Digital timers can be cheap, but the only one I see at The Game Crafter would be awkward to keep setting back and forth to the two time intervals, and not cheap enough to include two. But from a gameplay perspective and more to spaff's problem, I think the major downside to its relatively small LCD screen is lack of visibility for all the players.

With the right theme, I could see a Mousetrap-style Rube Goldberg timer that takes a while for a marble to traverse. Of course, this is pretty much the opposite of being economical with components!

To those with some experience with manufacturers, how much would it cost to include a simple custom electronic timer? LEDs around the edge would make it clear to everyone how much time is left, and it could emit a warning beep a bit before time runs out. My guess is that it wouldn't be cost effective for small-scale production, but still curious.

ElKobold
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spaff wrote: Side note- I'm

spaff wrote:

Side note-
I'm fascinated with your chess variant ElKobold. I play regular chess a lot. Did you just come up with that or have you heard of that before?

It's from the top of my head, to illustrate the general approach. Though I wouldn't be surprised if someone have tried it.

let-off studios
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Select With Dice

ElKobold wrote:
It's from the top of my head, to illustrate the general approach. Though I wouldn't be surprised if someone have tried it.
The ancient, Chess-like game Chaturanga used a pair of four-sided dice to determine which pieces the player was allowed to move on their turn.

The set I used to own had a pair of small square rods - like larger versions of Catan roads - with a different image etched on each of its sides. Very nice in my opinion, and gave me a different perspective on d4s instead of expecting them to look like mini-caltrops or three-sided pyramids. :)

ElKobold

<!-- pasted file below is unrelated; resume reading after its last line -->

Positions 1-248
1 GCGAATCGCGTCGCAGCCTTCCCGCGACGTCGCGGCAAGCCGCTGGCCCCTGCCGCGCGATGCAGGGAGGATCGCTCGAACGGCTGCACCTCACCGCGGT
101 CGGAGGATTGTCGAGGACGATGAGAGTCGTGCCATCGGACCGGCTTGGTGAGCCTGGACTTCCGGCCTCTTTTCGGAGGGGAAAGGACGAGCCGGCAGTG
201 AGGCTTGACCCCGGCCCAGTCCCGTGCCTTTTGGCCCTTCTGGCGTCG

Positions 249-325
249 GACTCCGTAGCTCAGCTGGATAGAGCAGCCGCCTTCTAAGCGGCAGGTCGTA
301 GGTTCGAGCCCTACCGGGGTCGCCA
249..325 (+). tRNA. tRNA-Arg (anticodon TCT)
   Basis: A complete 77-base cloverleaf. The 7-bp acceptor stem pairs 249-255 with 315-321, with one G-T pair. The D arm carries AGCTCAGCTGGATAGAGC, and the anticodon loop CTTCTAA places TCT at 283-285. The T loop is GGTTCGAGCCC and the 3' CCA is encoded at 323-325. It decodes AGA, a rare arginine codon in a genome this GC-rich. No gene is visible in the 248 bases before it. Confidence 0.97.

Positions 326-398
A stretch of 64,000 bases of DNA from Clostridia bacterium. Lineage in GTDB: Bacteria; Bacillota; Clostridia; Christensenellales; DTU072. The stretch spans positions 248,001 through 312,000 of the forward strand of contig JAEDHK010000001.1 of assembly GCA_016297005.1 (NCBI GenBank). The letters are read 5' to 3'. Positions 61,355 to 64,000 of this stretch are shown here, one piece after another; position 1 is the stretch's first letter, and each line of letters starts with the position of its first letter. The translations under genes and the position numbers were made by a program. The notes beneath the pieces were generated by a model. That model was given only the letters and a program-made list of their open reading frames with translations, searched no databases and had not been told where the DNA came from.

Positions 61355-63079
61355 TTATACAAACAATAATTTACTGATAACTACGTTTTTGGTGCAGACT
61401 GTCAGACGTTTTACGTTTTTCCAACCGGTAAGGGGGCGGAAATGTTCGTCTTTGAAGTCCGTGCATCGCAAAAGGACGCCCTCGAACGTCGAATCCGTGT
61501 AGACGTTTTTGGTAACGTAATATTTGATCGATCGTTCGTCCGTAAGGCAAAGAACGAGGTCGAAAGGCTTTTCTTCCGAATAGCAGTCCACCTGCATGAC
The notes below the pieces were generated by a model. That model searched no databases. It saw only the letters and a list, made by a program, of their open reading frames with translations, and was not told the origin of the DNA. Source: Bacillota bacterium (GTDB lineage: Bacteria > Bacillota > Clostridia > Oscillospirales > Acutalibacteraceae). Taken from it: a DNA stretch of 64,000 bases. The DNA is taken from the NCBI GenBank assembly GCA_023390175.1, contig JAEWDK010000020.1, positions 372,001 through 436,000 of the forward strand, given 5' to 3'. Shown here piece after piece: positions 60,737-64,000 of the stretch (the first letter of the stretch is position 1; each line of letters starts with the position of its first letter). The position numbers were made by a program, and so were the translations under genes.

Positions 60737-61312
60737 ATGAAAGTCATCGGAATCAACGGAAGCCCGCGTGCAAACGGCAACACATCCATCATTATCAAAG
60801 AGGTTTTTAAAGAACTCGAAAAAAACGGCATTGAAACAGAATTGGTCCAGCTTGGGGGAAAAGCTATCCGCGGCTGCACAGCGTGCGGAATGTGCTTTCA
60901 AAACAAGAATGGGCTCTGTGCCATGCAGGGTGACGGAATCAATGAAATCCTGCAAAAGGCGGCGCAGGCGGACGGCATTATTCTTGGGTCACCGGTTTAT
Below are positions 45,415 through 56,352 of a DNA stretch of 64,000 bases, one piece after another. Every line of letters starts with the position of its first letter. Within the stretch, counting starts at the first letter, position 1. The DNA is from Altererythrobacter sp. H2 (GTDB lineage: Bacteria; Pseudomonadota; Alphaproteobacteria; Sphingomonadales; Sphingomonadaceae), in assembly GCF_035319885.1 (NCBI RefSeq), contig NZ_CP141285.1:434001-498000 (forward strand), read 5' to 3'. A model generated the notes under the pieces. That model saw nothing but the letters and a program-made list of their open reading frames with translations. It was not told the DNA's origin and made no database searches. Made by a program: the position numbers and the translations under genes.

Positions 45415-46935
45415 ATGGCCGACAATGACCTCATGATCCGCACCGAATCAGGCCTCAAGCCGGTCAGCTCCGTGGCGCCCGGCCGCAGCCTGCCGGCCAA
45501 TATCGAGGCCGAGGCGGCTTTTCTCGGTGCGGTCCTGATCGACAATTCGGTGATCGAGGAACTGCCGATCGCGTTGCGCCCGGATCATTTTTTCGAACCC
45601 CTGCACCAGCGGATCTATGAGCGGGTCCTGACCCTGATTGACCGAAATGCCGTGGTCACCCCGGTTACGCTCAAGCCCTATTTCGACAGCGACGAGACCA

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let-off studios wrote:The

let-off studios wrote:
The ancient, Chess-like game Chaturanga used a pair of four-sided dice to determine which pieces the player was allowed to move on their turn.

Haha. No wonder someone had the same idea, considering the age of the game.

Similar approach is used in Memoir 44. Except it's using cards instead of dice to lower the number of potential moves.

let-off studios
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Regarding Unit Decks

ElKobold wrote:
Similar approach is used in Memoir 44. Except it's using cards instead of dice to lower the number of potential moves.
And I'll never forget one of my favourite games from my youth that uses that mechanic: BattleMasters. My younger brother and I - and then later, friends from college - would spend entire Saturdays watching cartoons and then playing that game. Loads of fun. :)

@spaff: I don't mean to go off-topic here. But I suppose my point is to reinforce ElKobold's suggestion about artificially limiting choices. There are several games out there that have done the same or similar things. Personally, I would prefer using cards, as that guarantees there's no unit/combination of units left out due to the luck of the die roll.

Super-Tooned
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Sand Timers.

In my opinion sand timers, or any time, in a strategic game is bad. It forces players to make quick decisions and doesn't give them time to think. Players need a time to think about their next move and not be prssuredas much.

Thats just me.

Super